The Last Word

They've fought for justice for nine years, but time is running out


The photos taken by sheriff's deputies on August 9, 1995, are startling in their detail: A young man is sprawled across the front seat of his 13-year-old Mercedes, his corduroys and bare chest covered with blood.

Other than the blood, Fehmi's car is spotless in the photos. Cans of Lysol line the car door's map pouch; a pine-shaped air freshener dangles from the rearview mirror.

Meanwhile, Danaj's cottage down the street was a mess. Danaj had no running water, so the photos show a porch with plastic jugs of water, soap and a razor. Bullet shells litter the porch floor; neighbors told deputies they often heard gunshots from the cottage.

Inside, old magazines, clothes and crayons are piled carelessly. There's no stove or refrigerator, just a karaoke machine. When Fehmi arrived that day, Danaj was eating lunch; the photos show peppers in an electric skillet, balanced carefully on a cardboard box in front of the TV.

Danaj insists Fehmi came into his cottage and attacked him, and he shot in self-defense. But, as even the sheriff's report notes, the pictures show no signs of a struggle. "If they fought," Lisa asks plaintively, "why wouldn't things be knocked over?"

In a case where emotions overshadow hard evidence, speculation has been rampant. The Halilis are convinced that Fehmi came to Bacliff to confront Danaj about something Danaj wanted to keep quiet. Misho Ivic, who gave Johnny his first job oystering, suggests Danaj may have made rude comments about a family friend. More than anything, he says, Danaj resented the Halilis. "The problem is, they came from the same area. One succeeds, one doesn't. The one that doesn't hates the other really bad."

The story in the sheriff's reports seems far from complete. Fehmi spent the morning at a dry dock with another Prestige employee, 46-year-old Avdiraim Hisenaj, fiberglassing a boat.

Just before 1 p.m., the two men headed to Skinneroo's restaurant in Bacliff, one block from Danaj's cottage. They were supposed to meet Fehmi's dad and brother. Instead, they called Danaj to say they were coming over.

Neighbors reported hearing Hisenaj and Fehmi arguing in a foreign language outside the cottage. Later they heard a gunshot, a pause and another shot. Then a neighbor witnessed Fehmi's car careen down the street, driverless, with Hisenaj chasing behind and shouting, "He's been shot!"

The car rolled into a ditch. Fehmi's body had fallen across the front seat. His chest was spurting blood.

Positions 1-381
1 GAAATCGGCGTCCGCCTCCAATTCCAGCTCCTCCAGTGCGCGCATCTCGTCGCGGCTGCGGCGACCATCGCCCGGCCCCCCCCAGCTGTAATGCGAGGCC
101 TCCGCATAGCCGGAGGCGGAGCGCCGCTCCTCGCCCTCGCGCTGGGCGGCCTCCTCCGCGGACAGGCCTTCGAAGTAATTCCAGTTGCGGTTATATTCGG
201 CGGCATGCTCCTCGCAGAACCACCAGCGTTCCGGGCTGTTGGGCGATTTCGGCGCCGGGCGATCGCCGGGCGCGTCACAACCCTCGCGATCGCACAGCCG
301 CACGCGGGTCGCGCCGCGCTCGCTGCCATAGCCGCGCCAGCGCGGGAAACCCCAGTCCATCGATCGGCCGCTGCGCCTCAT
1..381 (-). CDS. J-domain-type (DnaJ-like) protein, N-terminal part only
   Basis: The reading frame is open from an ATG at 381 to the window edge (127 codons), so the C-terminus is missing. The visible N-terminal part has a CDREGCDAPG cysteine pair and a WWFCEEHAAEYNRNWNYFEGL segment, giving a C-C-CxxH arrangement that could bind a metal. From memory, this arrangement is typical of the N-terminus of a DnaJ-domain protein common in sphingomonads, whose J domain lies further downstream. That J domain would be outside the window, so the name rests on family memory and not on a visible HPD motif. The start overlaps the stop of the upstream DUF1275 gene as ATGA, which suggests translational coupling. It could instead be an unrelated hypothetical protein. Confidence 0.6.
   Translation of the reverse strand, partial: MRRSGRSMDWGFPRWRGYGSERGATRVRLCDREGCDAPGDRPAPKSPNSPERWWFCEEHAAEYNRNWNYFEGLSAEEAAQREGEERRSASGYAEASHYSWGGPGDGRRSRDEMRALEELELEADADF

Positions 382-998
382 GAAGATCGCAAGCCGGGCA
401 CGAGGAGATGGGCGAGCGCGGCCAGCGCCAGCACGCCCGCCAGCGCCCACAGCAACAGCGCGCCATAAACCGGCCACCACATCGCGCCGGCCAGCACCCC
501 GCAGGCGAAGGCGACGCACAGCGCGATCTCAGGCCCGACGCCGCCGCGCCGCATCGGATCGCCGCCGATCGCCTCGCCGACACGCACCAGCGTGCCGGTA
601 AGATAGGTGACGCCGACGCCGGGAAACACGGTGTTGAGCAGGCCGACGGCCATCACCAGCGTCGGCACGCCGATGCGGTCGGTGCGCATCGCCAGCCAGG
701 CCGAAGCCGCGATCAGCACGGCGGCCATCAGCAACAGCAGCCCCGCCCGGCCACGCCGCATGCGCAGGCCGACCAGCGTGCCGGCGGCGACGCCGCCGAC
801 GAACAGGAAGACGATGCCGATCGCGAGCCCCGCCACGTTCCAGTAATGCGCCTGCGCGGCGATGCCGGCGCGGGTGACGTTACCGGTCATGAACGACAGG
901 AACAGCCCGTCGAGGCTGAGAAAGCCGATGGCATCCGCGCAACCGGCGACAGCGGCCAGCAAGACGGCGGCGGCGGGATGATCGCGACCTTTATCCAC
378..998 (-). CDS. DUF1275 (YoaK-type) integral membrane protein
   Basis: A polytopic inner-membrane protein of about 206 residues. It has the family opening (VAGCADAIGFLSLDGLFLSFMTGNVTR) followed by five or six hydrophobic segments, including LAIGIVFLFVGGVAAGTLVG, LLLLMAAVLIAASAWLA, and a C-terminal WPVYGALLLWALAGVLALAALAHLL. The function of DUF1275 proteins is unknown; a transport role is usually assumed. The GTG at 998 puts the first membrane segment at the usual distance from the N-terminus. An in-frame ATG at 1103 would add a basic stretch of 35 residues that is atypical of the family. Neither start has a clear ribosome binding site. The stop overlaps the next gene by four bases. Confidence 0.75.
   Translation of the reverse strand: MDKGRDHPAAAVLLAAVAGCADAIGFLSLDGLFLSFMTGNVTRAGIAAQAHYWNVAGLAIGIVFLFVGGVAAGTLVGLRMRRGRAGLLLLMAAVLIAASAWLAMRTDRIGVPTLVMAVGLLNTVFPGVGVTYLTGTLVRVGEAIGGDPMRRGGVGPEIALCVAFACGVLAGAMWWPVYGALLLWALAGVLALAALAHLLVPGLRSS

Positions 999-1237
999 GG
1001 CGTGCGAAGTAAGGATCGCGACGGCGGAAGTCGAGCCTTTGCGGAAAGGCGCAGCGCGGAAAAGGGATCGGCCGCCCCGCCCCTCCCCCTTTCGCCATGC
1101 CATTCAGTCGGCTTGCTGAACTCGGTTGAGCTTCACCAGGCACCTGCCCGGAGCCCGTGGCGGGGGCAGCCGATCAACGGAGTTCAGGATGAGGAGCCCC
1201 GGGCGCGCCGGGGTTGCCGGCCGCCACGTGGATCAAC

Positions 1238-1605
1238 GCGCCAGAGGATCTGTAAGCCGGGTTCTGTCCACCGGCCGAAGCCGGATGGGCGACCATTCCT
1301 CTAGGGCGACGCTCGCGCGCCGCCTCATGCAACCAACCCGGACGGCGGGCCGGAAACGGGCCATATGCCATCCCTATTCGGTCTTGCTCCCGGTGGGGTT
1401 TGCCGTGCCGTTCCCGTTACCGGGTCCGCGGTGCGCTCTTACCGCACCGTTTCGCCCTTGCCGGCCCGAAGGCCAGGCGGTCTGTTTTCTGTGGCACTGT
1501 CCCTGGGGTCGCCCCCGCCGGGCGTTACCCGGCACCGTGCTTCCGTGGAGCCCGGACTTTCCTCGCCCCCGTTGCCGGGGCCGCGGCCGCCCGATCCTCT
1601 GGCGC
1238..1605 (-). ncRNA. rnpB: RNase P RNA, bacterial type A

At 1:12, Danaj called 911. He was very upset, the dispatcher reported. "Vehicle in the ditch, kill, kill," her notes record him saying.

When Galveston County sheriff's deputies arrived, Danaj told them Fehmi showed up and began "boxing" him. Danaj said he "boxed Fehmi for a little bit and then shot him."

Because Danaj's English was limited, it's unclear if he actually meant there was fighting instead of boxing. But no neighbors had seen a physical altercation. While Danaj displayed a few razor-thin cuts on his forearm and a line of blood dripping from one ear, there were no signs of a serious beating.

And despite the neighbors' testimony about what they heard, he insisted he'd shot only once. Danaj owned two guns, a revolver and a semiautomatic, and both had been fired, according to the sheriff's report. The bullet that killed Fehmi matched Danaj's semiautomatic.

However, deputies also found a gun in Fehmi's pants pocket. There was no indication he'd even displayed it that day, although Danaj claimed he'd grabbed his gun because he saw Fehmi's first. (Fehmi was carrying more than $1,000 cash at the time; relatives say he had the gun for protection.)

Fehmi's companion, Hisenaj, hardly cleared up the confusion. He claimed that Fehmi had dropped him at the restaurant and he had no idea what happened. Hisenaj had an arrest record for domestic disputes and driving under the influence, and the deputies concluded he was lying, according to reports.

But instead of pushing harder, the deputies let him go. And instead of arresting Danaj or taking him in for further questioning, they let him go, too.

A week later, Hisenaj returned with a lawyer. He said he'd lied because he was afraid.

Then he told a different story: Fehmi had wanted to pay Danaj, but Danaj pulled Fehmi onto the porch and beat him. Danaj took out his gun, Fehmi put his hands up and they walked into the house. There was a gunshot. Fehmi ran out, spitting blood. Danaj fired a second shot as Fehmi staggered into his car and tried to drive away.

Parts of the story still didn't compute. Hisenaj couldn't explain why he'd been arguing with Fehmi shortly before the gunshots, as witnesses had reported; he said they hadn't talked. And he had no explanation for Danaj's attack.

However, his statement was damning. He was an eyewitness, and he'd identified Danaj as the aggressor, contradicting the self-defense claim.

But Danaj was already gone. When the deputies let him go after the shooting, he cleaned out his bank account and fled Texas. By the time Hisenaj gave his statement, Danaj was frantically driving east.


On the Saturday after the murder, Galveston County sheriff's officers received a call from their counterparts in Chesapeake, Maryland. A deputy there explained that they'd stopped a car with expired Texas plates and a shattered windshield. The driver, Haki Danaj, professed to speak little English, but a search of his car found $3,000 cash -- and a business card for the sheriff in Galveston.

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